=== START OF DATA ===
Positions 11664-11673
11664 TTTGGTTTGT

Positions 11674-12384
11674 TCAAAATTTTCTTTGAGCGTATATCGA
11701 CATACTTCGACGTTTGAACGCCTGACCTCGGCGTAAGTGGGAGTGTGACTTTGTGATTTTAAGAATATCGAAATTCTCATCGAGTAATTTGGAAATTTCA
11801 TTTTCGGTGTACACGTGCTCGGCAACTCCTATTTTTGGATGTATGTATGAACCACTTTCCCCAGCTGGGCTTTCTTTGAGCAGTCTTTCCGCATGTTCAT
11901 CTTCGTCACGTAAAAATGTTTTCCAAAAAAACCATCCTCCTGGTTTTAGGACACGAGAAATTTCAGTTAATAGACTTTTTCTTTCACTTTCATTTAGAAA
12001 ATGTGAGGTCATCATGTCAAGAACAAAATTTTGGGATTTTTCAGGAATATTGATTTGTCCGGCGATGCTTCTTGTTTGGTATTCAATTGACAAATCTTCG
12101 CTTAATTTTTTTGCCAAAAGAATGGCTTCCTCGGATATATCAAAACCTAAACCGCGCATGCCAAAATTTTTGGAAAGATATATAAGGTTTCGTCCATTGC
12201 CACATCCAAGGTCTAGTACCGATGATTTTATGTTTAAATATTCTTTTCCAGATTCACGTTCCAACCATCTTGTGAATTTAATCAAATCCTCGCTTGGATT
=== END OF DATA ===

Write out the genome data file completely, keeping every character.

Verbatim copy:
Positions 11664-11673
11664 TTTGGTTTGT

Positions 11674-12384
11674 TCAAAATTTTCTTTGAGCGTATATCGA
11701 CATACTTCGACGTTTGAACGCCTGACCTCGGCGTAAGTGGGAGTGTGACTTTGTGATTTTAAGAATATCGAAATTCTCATCGAGTAATTTGGAAATTTCA
11801 TTTTCGGTGTACACGTGCTCGGCAACTCCTATTTTTGGATGTATGTATGAACCACTTTCCCCAGCTGGGCTTTCTTTGAGCAGTCTTTCCGCATGTTCAT
11901 CTTCGTCACGTAAAAATGTTTTCCAAAAAAACCATCCTCCTGGTTTTAGGACACGAGAAATTTCAGTTAATAGACTTTTTCTTTCACTTTCATTTAGAAA
12001 ATGTGAGGTCATCATGTCAAGAACAAAATTTTGGGATTTTTCAGGAATATTGATTTGTCCGGCGATGCTTCTTGTTTGGTATTCAATTGACAAATCTTCG
12101 CTTAATTTTTTTGCCAAAAGAATGGCTTCCTCGGATATATCAAAACCTAAACCGCGCATGCCAAAATTTTTGGAAAGATATATAAGGTTTCGTCCATTGC
12201 CACATCCAAGGTCTAGTACCGATGATTTTATGTTTAAATATTCTTTTCCAGATTCACGTTCCAACCATCTTGTGAATTTAATCAAATCCTCGCTTGGATT